Set the noise generator to “Shot Noise”, and the “Average Number of Shots per Sample” to 0.001.  Shot noise is also called counting or Poisson noise, and occurs whenever as an average number of samples is supposed to arrive in a fixed time interval. An example is the number of electrons per second that cross a fixed point in a wire carrying a “constant” current. Despite the fact that the current is supposed to be constant, there will be random fluctuations in the number of electrons. Another example is the number of radioactive decays in ten seconds from a radioactive sample. On the average, say, ten decays might be expected, but the number in any given ten second interval will fluctuate. The size of the fluctuation is proportional to the square root of the expected number of samples: if you expect an average of N counts, the average fluctuation will be . Note that the normalized number of fluctuations, decreases as N increases. 


Now generate a shot noise data set. What does it sound like? Change the “Average Number of Shots per Sample” to 1. Generate a new data set. What does it sound like? Try setting the “Average Number of Shots per Sample” to 100 and 10,000.  See how the amplitude histogram becomes gaussian? Is this consistent with the sound that you hear? Note that the data set is normalized; can you explain why the sound volume decreases at high “Average Number of Shots per Sample”?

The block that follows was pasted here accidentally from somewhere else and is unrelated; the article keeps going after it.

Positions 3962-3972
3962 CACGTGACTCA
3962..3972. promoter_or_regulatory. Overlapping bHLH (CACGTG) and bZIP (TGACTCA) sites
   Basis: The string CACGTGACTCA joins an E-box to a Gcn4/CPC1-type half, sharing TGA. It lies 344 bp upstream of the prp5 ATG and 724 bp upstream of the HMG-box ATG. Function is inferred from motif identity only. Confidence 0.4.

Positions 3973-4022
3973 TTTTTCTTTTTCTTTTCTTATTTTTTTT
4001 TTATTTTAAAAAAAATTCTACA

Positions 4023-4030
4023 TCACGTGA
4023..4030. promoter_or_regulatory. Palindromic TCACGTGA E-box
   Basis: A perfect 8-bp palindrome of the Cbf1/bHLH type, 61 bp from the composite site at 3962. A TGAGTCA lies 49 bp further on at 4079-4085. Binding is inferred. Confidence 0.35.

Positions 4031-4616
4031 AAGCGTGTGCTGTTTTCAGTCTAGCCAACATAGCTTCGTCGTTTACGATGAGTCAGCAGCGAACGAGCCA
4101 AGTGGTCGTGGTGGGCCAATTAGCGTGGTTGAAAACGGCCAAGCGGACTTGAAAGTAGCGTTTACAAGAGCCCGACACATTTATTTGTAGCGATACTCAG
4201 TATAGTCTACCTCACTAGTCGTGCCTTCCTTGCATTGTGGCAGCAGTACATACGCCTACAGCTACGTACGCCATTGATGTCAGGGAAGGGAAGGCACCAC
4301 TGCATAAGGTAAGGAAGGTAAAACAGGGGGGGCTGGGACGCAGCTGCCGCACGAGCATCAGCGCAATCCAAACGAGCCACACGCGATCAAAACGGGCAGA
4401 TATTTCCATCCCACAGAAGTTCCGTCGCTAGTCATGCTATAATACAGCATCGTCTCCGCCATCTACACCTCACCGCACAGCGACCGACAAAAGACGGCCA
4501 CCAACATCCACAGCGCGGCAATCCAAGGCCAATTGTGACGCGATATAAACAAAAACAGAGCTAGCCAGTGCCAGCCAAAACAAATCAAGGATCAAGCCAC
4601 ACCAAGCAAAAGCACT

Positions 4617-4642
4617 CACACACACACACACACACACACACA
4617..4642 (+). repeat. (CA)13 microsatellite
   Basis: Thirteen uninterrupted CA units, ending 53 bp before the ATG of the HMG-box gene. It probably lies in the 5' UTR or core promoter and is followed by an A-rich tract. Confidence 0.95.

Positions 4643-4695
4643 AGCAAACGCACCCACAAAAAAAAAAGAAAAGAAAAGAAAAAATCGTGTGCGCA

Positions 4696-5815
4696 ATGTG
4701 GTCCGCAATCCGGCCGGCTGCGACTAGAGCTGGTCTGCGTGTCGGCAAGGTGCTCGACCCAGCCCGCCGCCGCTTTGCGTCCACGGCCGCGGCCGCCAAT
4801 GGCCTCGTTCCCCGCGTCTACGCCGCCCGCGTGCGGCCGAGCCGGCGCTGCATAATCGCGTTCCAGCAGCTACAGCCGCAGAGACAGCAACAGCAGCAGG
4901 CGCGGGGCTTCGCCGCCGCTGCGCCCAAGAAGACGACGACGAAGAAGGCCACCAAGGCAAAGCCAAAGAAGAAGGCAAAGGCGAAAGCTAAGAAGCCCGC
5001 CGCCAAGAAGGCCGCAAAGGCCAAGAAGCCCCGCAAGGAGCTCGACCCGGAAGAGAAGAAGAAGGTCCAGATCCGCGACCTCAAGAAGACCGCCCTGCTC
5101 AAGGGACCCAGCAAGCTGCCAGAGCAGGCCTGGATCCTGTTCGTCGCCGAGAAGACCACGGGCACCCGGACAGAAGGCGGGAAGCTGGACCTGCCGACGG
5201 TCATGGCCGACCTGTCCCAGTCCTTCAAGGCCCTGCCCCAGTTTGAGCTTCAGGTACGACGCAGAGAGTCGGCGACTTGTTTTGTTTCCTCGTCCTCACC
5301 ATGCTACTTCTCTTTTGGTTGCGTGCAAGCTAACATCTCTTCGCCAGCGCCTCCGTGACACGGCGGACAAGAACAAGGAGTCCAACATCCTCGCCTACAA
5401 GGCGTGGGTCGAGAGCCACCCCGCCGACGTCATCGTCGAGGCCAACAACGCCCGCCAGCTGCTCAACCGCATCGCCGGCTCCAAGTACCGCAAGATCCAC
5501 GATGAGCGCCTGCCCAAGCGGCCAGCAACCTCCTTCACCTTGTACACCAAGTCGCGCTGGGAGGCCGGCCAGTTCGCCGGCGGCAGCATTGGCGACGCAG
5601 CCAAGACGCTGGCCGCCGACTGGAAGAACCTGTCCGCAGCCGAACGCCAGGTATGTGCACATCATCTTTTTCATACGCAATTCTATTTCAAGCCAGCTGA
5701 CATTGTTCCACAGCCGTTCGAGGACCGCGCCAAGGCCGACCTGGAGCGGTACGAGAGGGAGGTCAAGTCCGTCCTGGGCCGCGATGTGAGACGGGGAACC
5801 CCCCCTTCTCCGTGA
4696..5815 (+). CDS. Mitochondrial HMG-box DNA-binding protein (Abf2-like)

Finally, change to “Line (60Hz) Noise”. Generate some data sets, and play with the “Harmonic Content” knob. Where have you heard this sound before?

Problem 8.14 - Frequency Errors

computer.png Run the Multisim schematic “DirectGn”, and record the gain and phase shift of the LF356 as a function of frequency.

Problem 8.15

Construct the differentiator below.  Make sure that you use decoupling capacitors. Show, using the golden rules, that this circuit should differentiate.

Ground the input and look at the output.  Unfortunately, the circuit is unusable because it oscillates spontaneously. If it doesn't oscillate, drive it with a square wave and you should see it ring. Measure this oscillation or ring frequency.  Why does the circuit oscillate? Hint – What is the amp’s phase shift at the oscillation frequency (see 8.14)?  What is the phase shift of the feedback network?